Estonian cuisine has absorbed all the best from other peoples living in the neighborhood, added to this its unique nuances and desire for perfection and has become extremely exciting and diverse.
No wonder Northern European Cuisine today is not just a culinary concept, but main gastronomic trend.
Traditional Estonian cuisine is quite specific. Methods of preparation, recipe and serving dishes are simple, but uncommon.
They are based on dairy products, fish (sea, river and lake), pork, lamb, less often beef, vegetables, cereals and legumes.
At the same time, at first glance, poorly compatible products are used: milk and fish or peas, fish and lard, apples and bull blood, potatoes or semolina as a dessert. Obeying the general rules of the game on the culinary field of the Baltic
In the region, the Estonian cuisine is much more often neighboring Latvia, Lithuania and Poland uses seafood.
Since the days of the Hanseatic Trade Union, Danish, German, Swedish and Russian cuisines have had a strong influence on it.
Estonians almost do not eat fried.
The main cooking method is boiling. Rarely salted, pickled and smoked.
Bread occupies a special place in Estonian cuisine. The diversity of its species can envy the neighbors in the region.
Gray bread «seppik», «livavatsk» (potato-rye roll in hemp oil), honey, bread from rye and barley flour with the addition of various starters, potatoes and even dried fruit. By the way, dried fruits (dried apricots, raisins, dates, prunes) began to be used when baking bread
in the days when the port of Tallinn served as the main salt gate of the Baltic. The merchants, loading the holds of ships with heavy sacks of salt in the countries of Southern Europe and North Africa, used the free space of the upper deck for the transport of bulk, but light dried fruits and spices. Spices did not take root in Estonian cuisine, but rare for Northern Europe dried fruit became a part of the national culture.
A festive table does not do without traditional apple pies and rhubarb.
Be prepared for the fact that you can offer a pie stuffed with fish and lard.
In the cold season there are always hot soups on the Estonian table. Pork or lamb, white fish, forest mushrooms and vegetables (potatoes, cabbage and rutabaga), dairy with the addition of beer, cereals and flour — the soup is not soup, if it is not thick and not rich. Game, oddly enough, is rarely used, although it is sufficient in the forests of Eastern Estonia and on the islands.
But without fish — whitefish, Baltic herring, salmon, cod, herring, flounder — and other seafood, it is simply impossible to imagine Estonian cuisine.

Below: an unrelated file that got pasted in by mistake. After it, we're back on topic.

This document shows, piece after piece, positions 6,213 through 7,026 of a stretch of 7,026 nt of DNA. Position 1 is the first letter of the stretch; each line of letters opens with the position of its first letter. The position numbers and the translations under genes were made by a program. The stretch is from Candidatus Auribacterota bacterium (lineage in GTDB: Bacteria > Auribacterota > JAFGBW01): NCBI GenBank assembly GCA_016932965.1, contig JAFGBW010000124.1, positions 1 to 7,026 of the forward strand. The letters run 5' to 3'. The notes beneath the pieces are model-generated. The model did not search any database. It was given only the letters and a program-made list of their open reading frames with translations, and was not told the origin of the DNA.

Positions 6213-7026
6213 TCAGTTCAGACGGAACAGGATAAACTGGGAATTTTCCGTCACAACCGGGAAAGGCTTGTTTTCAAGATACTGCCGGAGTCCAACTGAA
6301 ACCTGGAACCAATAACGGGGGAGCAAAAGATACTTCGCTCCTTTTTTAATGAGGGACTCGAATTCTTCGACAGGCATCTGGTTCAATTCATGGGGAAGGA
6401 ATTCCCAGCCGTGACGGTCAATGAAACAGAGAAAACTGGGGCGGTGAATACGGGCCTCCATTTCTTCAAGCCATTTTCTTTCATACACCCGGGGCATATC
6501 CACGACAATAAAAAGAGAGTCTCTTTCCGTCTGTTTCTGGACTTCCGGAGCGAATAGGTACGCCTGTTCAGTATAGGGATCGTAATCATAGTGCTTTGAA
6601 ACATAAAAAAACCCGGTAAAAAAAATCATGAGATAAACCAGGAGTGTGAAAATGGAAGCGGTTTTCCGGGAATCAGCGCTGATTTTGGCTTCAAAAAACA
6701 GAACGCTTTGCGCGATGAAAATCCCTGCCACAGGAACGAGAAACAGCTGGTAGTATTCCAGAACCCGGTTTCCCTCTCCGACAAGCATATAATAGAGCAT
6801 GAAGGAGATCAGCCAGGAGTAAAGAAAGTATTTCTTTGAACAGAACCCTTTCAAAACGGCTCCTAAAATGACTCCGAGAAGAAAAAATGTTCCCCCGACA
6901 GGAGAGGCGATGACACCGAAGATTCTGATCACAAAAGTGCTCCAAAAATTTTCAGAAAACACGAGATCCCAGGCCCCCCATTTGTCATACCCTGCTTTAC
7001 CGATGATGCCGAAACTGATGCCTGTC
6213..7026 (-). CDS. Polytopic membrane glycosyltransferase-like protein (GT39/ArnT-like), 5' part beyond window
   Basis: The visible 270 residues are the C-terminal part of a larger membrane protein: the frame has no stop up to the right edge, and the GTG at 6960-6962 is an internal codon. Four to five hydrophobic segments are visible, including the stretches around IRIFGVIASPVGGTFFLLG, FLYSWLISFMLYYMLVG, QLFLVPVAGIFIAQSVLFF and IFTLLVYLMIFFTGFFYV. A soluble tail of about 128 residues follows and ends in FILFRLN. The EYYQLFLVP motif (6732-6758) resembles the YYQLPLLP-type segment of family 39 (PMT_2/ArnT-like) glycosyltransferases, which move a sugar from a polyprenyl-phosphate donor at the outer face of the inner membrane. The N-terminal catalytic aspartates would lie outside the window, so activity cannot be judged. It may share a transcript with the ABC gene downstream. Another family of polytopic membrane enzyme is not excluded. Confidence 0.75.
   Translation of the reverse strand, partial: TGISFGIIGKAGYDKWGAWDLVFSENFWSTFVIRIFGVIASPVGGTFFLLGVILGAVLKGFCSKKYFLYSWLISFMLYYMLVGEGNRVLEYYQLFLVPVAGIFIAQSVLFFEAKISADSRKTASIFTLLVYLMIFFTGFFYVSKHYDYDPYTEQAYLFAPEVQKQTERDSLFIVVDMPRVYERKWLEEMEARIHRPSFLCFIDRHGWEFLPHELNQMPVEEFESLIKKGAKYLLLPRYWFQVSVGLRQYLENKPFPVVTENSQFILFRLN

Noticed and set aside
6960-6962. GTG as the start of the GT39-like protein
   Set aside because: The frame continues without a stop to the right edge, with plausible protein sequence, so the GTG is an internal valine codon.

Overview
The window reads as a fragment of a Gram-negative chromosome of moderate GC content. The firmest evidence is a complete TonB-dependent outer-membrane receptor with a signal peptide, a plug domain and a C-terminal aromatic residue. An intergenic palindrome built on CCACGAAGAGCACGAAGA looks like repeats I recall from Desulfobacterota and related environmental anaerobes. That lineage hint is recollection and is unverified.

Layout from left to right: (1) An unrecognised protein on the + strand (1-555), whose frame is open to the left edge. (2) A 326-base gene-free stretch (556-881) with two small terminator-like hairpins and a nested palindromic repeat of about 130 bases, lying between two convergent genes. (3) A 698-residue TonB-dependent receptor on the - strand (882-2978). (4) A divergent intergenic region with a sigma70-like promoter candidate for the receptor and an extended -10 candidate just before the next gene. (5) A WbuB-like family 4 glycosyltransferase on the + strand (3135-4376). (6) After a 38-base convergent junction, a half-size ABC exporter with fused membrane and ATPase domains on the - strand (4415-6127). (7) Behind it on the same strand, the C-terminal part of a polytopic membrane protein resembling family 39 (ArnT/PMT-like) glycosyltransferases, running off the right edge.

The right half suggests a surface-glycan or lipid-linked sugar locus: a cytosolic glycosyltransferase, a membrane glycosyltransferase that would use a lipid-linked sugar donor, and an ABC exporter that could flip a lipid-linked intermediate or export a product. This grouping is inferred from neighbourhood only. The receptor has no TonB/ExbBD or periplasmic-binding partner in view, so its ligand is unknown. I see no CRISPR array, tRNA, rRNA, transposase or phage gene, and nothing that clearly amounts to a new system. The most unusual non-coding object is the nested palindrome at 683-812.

For a long time, Kama has been loved here — flour from flour, ground from pre-roasted seeds of rye, oats and barley with the addition of crushed dry peas, which was poured with fresh milk or yogurt. Today, kama is increasingly used yogurt.
If the flour is mixed with a small amount of milk or dairy products, you get dumplings.
Adding salt, we get a snack, pre-dinner. If you add honey to Kama, an excellent and, most importantly, hearty dessert will come out. Kama is stored in bags or tightly closed cans in a dry, dark place.
Consume throughout the year.
Mostly for breakfast.
Desserts in Estonia are mainly bread soups, jelly with cream or milk, fruit puree from rhubarb, plums, apples, cranberries and lingonberries.
Cinnamon rolls came from Sweden, donuts with cheese and jam came from the Danes.
There are also “gastronomic icons” in the national Estonian cuisine. Of course, they include a dish under the name “mulgikkapsad”, which is unaccustomed to our ear, made from pork, sauerkraut and pearl barley, most often around Christmas. This once-purely peasant food will be offered to you today at expensive restaurants in Tallinn.
Another mandatory attribute of the Christmas table — blood sausage with pearl barley, barley or buckwheat. The basis of the meat is pork with the addition of bovine, calf or pork tongue, liver, offal, fried onions, lard and spices. To the table, «verivorst» is usually served hot.
But allow serving and cold as a snack. As a garnish stewed cabbage most often acts.
Complement the dish with cranberry jam.